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The Colgate Maroon-News

The Oldest College Weekly in America. Founded 1868.

The Colgate Maroon-News

The Oldest College Weekly in America. Founded 1868.

The Colgate Maroon-News

Interfaith Creativity in Justice Dialogue Unites Religious Communities on Campus

Printed with permission of Emma Hanlon

The Africana, Latin, Asian and Native American (ALANA) Cultural Center hosted their first Interfaith Creativity in Justice Dialogue in conjunction with numerous religious, spiritual and non-religious groups on campus on Friday, Jan. 26. Students from the Colgate University Newman Community, Muslim Student Association, Hindu Student Association, Secular Association of Skeptical Students, Colgate Christian Fellowship and Colgate Christian Athletes were present at the event.

The Interfaith Creativity in Justice Dialogue aimed to encourage participants of various religious, spiritual and non-religious backgrounds to celebrate innovation and unity through conversation. This event acted as the precursor to the ALANA Cultural Center’s Social Justice Summit and Martin Luther King Week events. MLK Week celebrations are an established tradition on Colgate’s campus, organized by the ALANA Cultural Center. This year, the center has begun working alongside the Office of the Chaplains in their MLK Sunday programs and other events throughout the year.

Esther Rosbrook, Director of the ALANA Cultural Center, explained the goals of the event.

“The event is strategically designed to establish an environment conducive to open and meaningful conversations concerning shared values, beliefs and experiences by orchestrating an interfaith unity dinner that unites students, faculty, staff and Hamilton community members,” Rosbrook said. “The overarching mission is to catalyze a profound sense of community, erode cultural divides and celebrate diversity’s immense richness in our broader community, echoing the principles of unity and alliance championed by the Reverend Dr. Martin Luther King Jr.”

Attendees enjoyed dinner from Royal India Grill and discussed several topics concerning the communication and interactions between interfaith groups on Colgate University’s campus and throughout the world.

Harshitha Talasila, a sophomore and cultural liaison of the Hindu Student Association, described her involvement in the dialogue.

“I was meeting with [Rosbrook] about planning an MLK event — the Unity Dinner — when she mentioned that ALANA was planning on having an Interfaith Creativity in Justice Dialogue,” Talasila said. “It was going to be the first time they hosted this event and she asked if I was interested in being a part of this dialogue […]. It was amazing being able to work with ALANA and leaders from religious and non-religious groups to develop the event and then be able to execute it.”

Student facilitators began the event by establishing ground rules to create a safe environment for a deeply personal conversation to occur. Facilitators emphasized the importance of participating without holding on to preconceived notions, having respect, being willing to listen and allowing all individuals to participate. In order to become exposed to new perspectives, participants sat with individuals that they hadn’t met before.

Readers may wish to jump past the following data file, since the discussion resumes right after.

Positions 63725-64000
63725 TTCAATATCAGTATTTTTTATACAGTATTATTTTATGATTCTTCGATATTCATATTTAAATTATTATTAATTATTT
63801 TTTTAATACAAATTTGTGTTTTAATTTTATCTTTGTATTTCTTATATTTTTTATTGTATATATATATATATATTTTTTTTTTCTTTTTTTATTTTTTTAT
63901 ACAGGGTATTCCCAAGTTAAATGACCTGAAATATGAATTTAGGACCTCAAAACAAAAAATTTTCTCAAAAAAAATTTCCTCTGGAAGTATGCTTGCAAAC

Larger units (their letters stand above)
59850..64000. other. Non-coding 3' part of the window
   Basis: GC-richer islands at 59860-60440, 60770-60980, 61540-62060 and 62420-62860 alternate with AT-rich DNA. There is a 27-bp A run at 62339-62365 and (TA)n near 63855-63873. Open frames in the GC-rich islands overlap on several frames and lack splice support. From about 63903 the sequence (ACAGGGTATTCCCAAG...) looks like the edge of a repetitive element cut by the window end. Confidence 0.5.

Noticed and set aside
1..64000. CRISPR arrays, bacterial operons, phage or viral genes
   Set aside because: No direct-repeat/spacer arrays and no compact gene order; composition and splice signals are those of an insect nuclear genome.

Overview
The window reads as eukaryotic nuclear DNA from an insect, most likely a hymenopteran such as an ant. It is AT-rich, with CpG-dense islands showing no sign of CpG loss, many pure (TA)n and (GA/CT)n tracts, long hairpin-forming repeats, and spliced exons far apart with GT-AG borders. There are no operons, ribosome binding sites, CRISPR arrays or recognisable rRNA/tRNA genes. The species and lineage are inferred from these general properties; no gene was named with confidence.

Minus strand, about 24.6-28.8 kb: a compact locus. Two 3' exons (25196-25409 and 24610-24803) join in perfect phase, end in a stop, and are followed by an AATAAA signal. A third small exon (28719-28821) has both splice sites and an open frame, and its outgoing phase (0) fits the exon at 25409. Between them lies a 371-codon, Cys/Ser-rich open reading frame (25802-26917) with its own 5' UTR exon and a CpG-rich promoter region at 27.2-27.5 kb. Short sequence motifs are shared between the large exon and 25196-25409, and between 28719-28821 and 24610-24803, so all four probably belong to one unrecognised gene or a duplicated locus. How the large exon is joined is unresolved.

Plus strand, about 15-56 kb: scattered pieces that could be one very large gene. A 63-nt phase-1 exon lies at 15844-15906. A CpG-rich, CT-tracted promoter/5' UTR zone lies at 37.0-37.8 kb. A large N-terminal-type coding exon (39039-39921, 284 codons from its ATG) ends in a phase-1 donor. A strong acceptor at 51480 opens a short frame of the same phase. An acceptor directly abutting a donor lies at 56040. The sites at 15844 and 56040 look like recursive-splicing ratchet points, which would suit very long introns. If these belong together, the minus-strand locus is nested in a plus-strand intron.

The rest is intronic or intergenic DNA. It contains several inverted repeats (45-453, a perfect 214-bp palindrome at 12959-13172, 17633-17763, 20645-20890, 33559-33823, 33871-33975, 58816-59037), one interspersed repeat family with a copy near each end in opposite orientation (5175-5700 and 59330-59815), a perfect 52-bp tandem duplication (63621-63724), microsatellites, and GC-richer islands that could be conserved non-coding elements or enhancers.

Participants discussed the importance of interfaith dialogue in social justice, unity despite differences and building bridges. Groups were facilitated by student volunteers who allowed an organic conversation to occur on these topics.

First-year Nathan Molloy described what the event meant to him.

“I thought the interfaith dialogue was a great opportunity to hear from the other religious groups on campus as we work toward building a close community both on campus and in our world,” Molloy said.

In group discussions, students were interested in how productive interfaith dialogue can build community and allow us to make meaningful contributions to the world. Among many other ideas, the importance of making connections stood out. Participants explained that even the simple act of physically bringing people together will naturally allow alternate points of view to appear.

Each table at the event was allowed to discuss topics that interested them, which fostered a unique experience for each student and staff member attending the event. Conversations were shaped by the ideas and experiences of those who participated in them.

When Rosbrook was asked about her feelings surrounding the success of this new event, she expressed immense pride in the conversations that occurred throughout it.

“I believe that we had a very successful Interfaith Unity Dialogue event,” Rosbrook said. “Throughout the event, attendees sitting in different groups and seating arrangements sought to comprehend individual experiences, ranging from those associated with major religious groups on campus — fortified by University support — to those linked with smaller communities.”

Students are warmly welcomed to get involved with ALANA Cultural Center to engage with over one hundred events that they host every year. To get involved, contact [email protected].

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